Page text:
Hospital and provider groups are leveling criticism against the two long-awaited proposed regulations released last week by the Centers for Medicare and Medicaid Services (CMS) and the Office of the National Coordinator for Health Improvement Technology to fund expansion of health information technology.
Hospitals have "serious concerns that the new health information technology rules severely limit hospitals' ability to access federal financing for health information technology that is used to improve patient care," American Hospital Association (AHA) Executive Vice President Rick Pollack said in a statement.
While moving toward broader adoption of electronic health records (EHRs) is "an important goal and helping hospitals, doctors, nurses, and other caregivers is essential in getting us there," widespread efforts toward adoption "will be hindered unless key provisions in these rules are addressed," he said.
In particular, AHA said that while the proposed definition of "meaningful use"—which was brought forward under the stimulus legislation, the American Recovery and Reinvestment Act of 2009—is "a worthy goal," the term "should be a destination point, not a starting point," Pollack said. "Only hospitals that are considered 'meaningful users' of EHRs can receive much needed financial assistance."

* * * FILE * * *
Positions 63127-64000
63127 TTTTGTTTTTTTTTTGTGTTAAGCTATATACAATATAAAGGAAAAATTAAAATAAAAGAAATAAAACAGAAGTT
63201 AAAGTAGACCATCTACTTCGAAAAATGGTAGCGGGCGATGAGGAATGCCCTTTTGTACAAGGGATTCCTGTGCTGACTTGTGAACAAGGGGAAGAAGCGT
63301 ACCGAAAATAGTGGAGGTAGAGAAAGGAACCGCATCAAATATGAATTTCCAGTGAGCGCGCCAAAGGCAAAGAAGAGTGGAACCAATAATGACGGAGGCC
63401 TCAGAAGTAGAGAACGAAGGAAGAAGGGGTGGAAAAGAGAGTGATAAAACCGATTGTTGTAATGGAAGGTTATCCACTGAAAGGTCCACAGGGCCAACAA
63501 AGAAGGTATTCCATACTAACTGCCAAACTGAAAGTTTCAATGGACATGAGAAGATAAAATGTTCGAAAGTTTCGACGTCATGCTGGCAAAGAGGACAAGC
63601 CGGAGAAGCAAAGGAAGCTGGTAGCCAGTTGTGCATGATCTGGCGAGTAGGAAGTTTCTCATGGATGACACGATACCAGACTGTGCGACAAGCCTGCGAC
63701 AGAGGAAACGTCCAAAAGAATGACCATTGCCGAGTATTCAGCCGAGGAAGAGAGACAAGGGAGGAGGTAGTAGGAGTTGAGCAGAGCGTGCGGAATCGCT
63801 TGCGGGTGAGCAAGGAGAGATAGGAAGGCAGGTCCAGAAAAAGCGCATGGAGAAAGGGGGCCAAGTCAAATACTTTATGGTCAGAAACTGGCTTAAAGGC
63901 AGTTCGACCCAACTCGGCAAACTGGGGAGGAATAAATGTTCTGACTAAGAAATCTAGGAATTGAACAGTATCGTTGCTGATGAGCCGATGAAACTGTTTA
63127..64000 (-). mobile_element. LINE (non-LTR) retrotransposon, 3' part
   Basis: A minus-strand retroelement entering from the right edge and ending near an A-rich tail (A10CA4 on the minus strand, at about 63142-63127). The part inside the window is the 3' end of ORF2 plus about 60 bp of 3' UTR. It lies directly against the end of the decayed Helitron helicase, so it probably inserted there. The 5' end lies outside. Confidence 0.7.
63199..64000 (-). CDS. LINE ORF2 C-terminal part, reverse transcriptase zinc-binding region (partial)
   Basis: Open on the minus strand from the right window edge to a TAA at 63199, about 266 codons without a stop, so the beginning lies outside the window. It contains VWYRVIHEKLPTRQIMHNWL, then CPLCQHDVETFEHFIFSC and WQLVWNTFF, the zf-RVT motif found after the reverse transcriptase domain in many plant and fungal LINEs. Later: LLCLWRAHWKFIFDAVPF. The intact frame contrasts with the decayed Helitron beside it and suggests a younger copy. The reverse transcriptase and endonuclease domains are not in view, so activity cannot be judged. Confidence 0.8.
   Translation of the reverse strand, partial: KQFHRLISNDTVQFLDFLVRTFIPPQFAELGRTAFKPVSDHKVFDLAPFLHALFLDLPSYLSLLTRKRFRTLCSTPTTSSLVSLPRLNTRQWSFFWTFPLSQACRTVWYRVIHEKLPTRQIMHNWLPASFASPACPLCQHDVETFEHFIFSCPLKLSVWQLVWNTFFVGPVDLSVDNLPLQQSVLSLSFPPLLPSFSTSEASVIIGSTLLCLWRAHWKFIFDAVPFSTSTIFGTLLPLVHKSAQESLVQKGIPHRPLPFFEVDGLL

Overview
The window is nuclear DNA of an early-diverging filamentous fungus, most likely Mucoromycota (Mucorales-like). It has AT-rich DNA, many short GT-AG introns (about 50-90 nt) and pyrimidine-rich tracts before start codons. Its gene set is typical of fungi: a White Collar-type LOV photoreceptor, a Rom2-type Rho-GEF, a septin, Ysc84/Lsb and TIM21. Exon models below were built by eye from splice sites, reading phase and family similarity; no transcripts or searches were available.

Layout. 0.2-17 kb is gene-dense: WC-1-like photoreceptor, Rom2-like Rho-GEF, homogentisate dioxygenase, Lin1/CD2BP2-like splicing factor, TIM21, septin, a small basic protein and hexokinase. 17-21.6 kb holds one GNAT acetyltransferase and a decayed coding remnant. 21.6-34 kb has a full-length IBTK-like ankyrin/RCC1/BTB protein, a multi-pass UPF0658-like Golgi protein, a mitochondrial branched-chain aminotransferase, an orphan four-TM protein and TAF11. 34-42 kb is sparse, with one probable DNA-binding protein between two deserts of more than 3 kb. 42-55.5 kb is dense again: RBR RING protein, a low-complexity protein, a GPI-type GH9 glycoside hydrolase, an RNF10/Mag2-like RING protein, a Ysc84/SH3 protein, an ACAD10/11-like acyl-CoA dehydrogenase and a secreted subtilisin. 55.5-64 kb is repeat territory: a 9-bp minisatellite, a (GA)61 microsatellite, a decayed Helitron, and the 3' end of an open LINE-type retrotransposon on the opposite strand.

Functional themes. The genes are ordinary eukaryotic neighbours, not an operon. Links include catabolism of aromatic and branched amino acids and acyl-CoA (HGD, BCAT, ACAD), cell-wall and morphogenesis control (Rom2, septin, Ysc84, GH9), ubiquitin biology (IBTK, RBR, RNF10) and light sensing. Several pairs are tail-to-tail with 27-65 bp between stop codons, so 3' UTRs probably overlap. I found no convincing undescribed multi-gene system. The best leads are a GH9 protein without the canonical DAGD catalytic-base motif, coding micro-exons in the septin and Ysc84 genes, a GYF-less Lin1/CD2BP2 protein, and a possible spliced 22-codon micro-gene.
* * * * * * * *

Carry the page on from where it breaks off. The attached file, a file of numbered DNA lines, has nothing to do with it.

The intent behind the legislation was to "recognize the important efforts hospitals and physicians have undertaken to improve care and to stimulate greater use of health information technology and EHRs," he said.
But the rules released last week create a definition of "meaningful use" that doesn’t recognize efforts by hospitals in using clinical systems to reduce medication errors, track quality and outcomes measures, and collect basic patient health information, he added. Instead, the AHA is proposing that hospitals and physicians be rewarded for progress that already has been made toward adopting EHRs.
Meanwhile, the Medical Group Management Association (MGMA) said that the proposed rules are "overly complex and that medical groups will confront significant challenges trying to meet the program requirements."
"The Medicare and Medicaid incentive programs must be designed to facilitate the rapid deployment of health information technology," said MGMA President and CEO William Jessee, MD. He added that "burdensome requirements and needlessly complex administration" will discourage physician participation in the program and the implementation of EHRs.